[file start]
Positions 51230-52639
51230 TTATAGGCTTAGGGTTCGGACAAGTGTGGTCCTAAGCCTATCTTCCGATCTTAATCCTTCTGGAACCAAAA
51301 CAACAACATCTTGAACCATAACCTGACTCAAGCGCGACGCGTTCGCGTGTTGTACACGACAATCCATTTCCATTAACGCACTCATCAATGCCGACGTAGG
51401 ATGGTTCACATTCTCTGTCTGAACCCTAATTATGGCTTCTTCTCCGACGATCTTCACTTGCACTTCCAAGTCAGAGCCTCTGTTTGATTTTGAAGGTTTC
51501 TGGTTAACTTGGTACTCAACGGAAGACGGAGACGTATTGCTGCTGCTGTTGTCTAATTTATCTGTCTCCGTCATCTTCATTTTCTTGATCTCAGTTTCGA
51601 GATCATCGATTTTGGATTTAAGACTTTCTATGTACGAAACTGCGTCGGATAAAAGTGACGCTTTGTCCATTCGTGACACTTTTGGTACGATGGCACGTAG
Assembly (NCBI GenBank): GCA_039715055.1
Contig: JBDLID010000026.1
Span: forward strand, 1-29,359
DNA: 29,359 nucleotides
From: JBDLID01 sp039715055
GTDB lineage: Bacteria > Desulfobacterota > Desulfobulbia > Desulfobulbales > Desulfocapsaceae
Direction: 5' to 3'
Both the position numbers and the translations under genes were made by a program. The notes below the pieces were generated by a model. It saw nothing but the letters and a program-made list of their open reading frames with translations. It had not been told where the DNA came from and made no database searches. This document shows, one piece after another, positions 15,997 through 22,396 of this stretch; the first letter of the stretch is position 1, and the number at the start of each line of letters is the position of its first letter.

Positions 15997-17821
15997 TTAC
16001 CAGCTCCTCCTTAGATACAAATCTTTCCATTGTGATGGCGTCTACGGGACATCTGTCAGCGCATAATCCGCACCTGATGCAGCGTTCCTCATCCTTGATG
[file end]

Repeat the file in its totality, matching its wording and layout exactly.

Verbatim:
Positions 51230-52639
51230 TTATAGGCTTAGGGTTCGGACAAGTGTGGTCCTAAGCCTATCTTCCGATCTTAATCCTTCTGGAACCAAAA
51301 CAACAACATCTTGAACCATAACCTGACTCAAGCGCGACGCGTTCGCGTGTTGTACACGACAATCCATTTCCATTAACGCACTCATCAATGCCGACGTAGG
51401 ATGGTTCACATTCTCTGTCTGAACCCTAATTATGGCTTCTTCTCCGACGATCTTCACTTGCACTTCCAAGTCAGAGCCTCTGTTTGATTTTGAAGGTTTC
51501 TGGTTAACTTGGTACTCAACGGAAGACGGAGACGTATTGCTGCTGCTGTTGTCTAATTTATCTGTCTCCGTCATCTTCATTTTCTTGATCTCAGTTTCGA
51601 GATCATCGATTTTGGATTTAAGACTTTCTATGTACGAAACTGCGTCGGATAAAAGTGACGCTTTGTCCATTCGTGACACTTTTGGTACGATGGCACGTAG
Assembly (NCBI GenBank): GCA_039715055.1
Contig: JBDLID010000026.1
Span: forward strand, 1-29,359
DNA: 29,359 nucleotides
From: JBDLID01 sp039715055
GTDB lineage: Bacteria > Desulfobacterota > Desulfobulbia > Desulfobulbales > Desulfocapsaceae
Direction: 5' to 3'
Both the position numbers and the translations under genes were made by a program. The notes below the pieces were generated by a model. It saw nothing but the letters and a program-made list of their open reading frames with translations. It had not been told where the DNA came from and made no database searches. This document shows, one piece after another, positions 15,997 through 22,396 of this stretch; the first letter of the stretch is position 1, and the number at the start of each line of letters is the position of its first letter.

Positions 15997-17821
15997 TTAC
16001 CAGCTCCTCCTTAGATACAAATCTTTCCATTGTGATGGCGTCTACGGGACATCTGTCAGCGCATAATCCGCACCTGATGCAGCGTTCCTCATCCTTGATG